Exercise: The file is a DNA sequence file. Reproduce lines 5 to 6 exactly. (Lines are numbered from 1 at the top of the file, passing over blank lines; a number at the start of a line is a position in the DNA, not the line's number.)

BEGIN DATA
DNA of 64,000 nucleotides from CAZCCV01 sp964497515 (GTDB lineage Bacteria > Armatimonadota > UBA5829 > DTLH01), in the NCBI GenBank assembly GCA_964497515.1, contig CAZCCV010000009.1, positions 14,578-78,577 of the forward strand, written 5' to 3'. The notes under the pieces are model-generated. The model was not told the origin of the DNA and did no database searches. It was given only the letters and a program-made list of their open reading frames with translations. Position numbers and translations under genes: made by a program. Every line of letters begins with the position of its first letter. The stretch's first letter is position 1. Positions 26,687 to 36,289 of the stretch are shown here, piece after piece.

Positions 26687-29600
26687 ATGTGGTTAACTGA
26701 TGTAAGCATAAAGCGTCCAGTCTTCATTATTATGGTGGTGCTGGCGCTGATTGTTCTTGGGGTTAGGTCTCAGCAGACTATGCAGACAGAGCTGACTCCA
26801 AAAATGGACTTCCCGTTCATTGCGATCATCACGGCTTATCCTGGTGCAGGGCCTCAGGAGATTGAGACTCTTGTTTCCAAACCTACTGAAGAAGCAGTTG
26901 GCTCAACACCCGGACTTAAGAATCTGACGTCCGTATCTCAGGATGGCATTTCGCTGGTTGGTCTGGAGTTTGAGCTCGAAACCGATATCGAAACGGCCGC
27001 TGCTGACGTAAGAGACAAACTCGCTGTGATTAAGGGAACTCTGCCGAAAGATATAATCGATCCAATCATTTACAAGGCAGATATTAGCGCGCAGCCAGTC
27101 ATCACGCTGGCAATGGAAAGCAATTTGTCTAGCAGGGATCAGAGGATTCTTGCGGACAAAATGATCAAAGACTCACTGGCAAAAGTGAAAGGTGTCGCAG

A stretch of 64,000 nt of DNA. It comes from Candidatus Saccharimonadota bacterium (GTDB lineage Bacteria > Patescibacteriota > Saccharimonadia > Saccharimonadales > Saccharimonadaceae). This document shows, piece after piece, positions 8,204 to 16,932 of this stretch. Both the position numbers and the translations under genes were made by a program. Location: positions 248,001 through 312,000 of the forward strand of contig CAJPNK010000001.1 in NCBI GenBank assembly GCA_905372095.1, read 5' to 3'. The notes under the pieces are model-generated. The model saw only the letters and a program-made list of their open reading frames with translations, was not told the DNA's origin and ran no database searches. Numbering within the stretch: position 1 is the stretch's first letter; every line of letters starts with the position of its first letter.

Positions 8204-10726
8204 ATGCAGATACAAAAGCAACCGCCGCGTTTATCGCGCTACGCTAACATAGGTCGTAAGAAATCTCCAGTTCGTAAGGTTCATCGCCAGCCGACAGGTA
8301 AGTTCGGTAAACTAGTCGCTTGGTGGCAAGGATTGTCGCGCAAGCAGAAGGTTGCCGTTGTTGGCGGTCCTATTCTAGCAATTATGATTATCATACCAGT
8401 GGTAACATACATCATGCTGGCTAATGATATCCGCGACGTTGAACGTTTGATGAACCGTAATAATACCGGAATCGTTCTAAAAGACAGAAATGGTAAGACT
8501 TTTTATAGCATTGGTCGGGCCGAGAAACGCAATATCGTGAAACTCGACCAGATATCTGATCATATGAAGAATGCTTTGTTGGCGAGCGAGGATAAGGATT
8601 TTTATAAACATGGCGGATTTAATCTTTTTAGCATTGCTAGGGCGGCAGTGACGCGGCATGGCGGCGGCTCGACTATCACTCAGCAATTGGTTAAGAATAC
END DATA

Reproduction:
26801 AAAATGGACTTCCCGTTCATTGCGATCATCACGGCTTATCCTGGTGCAGGGCCTCAGGAGATTGAGACTCTTGTTTCCAAACCTACTGAAGAAGCAGTTG
26901 GCTCAACACCCGGACTTAAGAATCTGACGTCCGTATCTCAGGATGGCATTTCGCTGGTTGGTCTGGAGTTTGAGCTCGAAACCGATATCGAAACGGCCGC